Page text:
I have been managing people for a couple of years now. I enjoy it, and the people who work for me are thriving. My problem is all the new technologies in my field.
I have a good business sense (recent MBA graduate) and I am comfortable with technology but as I continue to hire and manage people with advanced skills, I realize I haven’t the slightest idea how to help them execute their tasks—and I certainly wouldn’t be able to do the job myself in a pinch.
My newer staff members are young and, I feel, much smarter than me in a lot of ways. Is this normal? I feel like I’m out of my league. —Out of My League
Dear Out of My League,
Yes. This is normal. Do you think your CEO would have the vaguest idea how to do your job? No—she is focused on her job and using her skills and strengths to lead the company. That’s what you’re doing, too—although I can relate to your discomfort. As you ascend to senior leadership this is bound to happen. All the new technology makes the difference in skill sets stand out in stark relief.
The most successful managers hire the smartest, most talented, skilled people they can find, even at the risk that their employees will be smarter than they are. It takes a healthy ego to do this! Managing others and helping teams get the best results is a valuable skill in its own right, and your admission of your own lack of knowledge is a testament to your humility and self awareness.
Jim Collins conducted research (in his book Good to Great) about what makes a great leader and he found that it is a combination of humility and fierce resolve. Your concern that your people are better and smarter than you means you are on the right track. So, how do you manage your own discomfort? Here are a couple of ideas.
- There is no shame in asking your people to give you a little tutorial so you understand their work better.
- If that doesn’t feel right, invest some time on Lynda.com or even on YouTube to give yourself an idea of what is going on.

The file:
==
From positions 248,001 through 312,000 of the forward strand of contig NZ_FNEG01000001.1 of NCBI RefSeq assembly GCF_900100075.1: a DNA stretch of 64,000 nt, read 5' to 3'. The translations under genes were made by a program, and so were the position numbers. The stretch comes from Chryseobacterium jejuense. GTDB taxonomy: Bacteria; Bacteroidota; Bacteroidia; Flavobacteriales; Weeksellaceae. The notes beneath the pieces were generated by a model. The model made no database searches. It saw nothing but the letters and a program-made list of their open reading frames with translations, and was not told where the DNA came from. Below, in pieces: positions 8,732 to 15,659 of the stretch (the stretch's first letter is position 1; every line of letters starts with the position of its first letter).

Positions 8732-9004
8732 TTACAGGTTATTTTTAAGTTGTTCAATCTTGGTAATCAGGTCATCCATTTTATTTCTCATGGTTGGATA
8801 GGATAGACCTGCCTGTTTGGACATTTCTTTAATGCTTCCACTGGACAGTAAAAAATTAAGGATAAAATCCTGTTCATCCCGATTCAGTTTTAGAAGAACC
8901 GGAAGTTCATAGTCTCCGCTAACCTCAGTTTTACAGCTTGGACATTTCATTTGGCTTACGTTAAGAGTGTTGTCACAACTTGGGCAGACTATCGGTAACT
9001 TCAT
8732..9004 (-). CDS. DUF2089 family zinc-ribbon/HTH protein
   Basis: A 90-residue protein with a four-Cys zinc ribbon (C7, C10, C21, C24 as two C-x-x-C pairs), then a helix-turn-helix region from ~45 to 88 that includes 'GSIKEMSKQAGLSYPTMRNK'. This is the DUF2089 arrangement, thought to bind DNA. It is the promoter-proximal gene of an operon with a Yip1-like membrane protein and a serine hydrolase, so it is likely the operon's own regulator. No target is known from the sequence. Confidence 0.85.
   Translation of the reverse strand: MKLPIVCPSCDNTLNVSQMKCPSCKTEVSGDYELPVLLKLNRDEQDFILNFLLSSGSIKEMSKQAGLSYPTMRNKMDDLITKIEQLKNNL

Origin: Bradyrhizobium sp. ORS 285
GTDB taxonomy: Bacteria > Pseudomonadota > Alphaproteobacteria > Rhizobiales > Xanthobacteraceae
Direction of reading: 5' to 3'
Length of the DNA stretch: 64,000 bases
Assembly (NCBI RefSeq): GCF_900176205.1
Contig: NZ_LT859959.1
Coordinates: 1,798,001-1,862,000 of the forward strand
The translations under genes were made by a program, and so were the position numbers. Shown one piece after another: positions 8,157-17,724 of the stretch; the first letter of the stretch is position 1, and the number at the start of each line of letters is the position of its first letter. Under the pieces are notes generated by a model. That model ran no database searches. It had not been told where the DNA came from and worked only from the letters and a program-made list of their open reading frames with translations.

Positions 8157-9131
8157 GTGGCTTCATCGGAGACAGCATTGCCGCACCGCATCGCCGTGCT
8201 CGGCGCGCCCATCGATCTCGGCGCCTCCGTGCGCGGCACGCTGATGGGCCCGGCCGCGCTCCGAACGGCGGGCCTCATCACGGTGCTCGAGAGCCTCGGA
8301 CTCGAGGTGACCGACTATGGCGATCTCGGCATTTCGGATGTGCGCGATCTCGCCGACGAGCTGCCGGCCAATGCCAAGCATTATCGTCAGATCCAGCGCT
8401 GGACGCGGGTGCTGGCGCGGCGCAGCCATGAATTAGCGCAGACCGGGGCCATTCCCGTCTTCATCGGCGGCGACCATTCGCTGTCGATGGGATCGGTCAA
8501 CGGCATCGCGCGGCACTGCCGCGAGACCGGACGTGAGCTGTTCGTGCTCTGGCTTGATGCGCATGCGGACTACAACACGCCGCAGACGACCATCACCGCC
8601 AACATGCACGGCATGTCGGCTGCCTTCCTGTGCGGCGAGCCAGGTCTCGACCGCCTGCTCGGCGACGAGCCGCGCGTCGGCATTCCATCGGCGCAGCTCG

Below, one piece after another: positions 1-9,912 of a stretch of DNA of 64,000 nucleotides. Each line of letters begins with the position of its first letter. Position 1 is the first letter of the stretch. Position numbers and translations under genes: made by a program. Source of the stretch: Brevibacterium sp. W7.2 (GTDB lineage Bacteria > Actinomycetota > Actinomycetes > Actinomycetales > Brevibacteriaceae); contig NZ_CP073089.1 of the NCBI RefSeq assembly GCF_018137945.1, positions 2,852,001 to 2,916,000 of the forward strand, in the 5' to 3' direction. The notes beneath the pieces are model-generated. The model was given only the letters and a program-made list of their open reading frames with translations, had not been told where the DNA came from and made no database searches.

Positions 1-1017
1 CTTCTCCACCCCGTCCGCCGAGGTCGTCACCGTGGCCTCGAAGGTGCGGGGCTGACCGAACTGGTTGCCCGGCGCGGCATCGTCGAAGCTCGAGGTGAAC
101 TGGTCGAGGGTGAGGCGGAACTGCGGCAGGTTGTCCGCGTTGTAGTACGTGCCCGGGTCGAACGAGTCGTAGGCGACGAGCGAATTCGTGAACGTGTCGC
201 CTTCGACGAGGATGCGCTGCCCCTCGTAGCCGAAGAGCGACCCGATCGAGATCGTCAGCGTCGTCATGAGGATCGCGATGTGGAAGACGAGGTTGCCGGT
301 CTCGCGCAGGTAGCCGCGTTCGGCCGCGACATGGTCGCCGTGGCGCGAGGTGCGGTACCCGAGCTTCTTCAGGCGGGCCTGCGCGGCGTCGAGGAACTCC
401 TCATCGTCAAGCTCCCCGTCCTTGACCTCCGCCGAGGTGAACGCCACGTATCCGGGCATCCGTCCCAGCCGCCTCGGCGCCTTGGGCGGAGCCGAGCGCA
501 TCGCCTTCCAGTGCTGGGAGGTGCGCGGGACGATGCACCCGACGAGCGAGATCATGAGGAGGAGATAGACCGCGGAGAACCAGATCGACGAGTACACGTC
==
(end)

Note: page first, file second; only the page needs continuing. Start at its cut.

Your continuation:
- Make sure the people in your group are properly cross trained so that someone else can pinch hit if you unexpectedly need backup.
- Focus on constantly upgrading your skills for the jobs you are responsible for—you can be a role model for constant development.
- Breathe and remember that you can’t be good at everything—that’s why the best work gets done in teams.
Try not to worry too much, Out of My League. If your people are thriving it’s because you’re a good manager. Just keep your eye on maintaining that environment, where your people continue to shine and grow. That’s the job that matters most to you.
About the author
Madeleine Homan-Blanchard is a master certified coach, author, speaker, and cofounder of Blanchard Coaching Services. Madeleine’s Advice for the Well Intentioned Manager is a regular Saturday feature for a very select group: well intentioned managers. Leadership is hard—and the more you care, the harder it gets. Join us here each week for insight, resources, and conversation.
Got a question for Madeleine? Email Madeleine and look for your response here next week!
6 thoughts on “Should I Keep Hiring People Smarter Than Me? Ask Madeleine”
Great question and great response. I can only reiterate, that as leaders of a team, department, or organization, it is our job to take the organization to the highest level possible. We can not let our “technical limitations” limit the group(s) we lead. So absolutely, if you can get and keep the very best of the best, do it! That makes you a great leader!
“Out of My League” is a mistaken identity as well as a misunderstanding of appropriate roles. Madeline has it right in terms of different people with different skill sets doing different jobs. That’s how it works and often things work well, especially when teams are organized according to the talents needed to be effective and successful.
Reblogged this on Leading by Serving and commented:
Great article about one of the fears in the hiring process. If you can relate- this will likely be very helpful! Enjoy!
The entrepreneurial work environment is the ideal standard to execution.
As an MBA, you should understand that no one person can have expertise in all fields. It is best to fill out your team based on their strengths and based on the needs of the team. You wouldn’t expect your catcher to fill in for your left fielder, or your pitcher to be a designated hitter.
Take advantage of people’s strengths, but cross-train as well, based on strengths and interests. That way you’re not stuck when someone takes an extended leave of absence.
But as the manager, you should know a little about each of the roles on your team, or how can you lead them, or create a coherent project?
Madeleine, thanks for fielding this question. Good summary.
Reblogged this on Gr8fullsoul.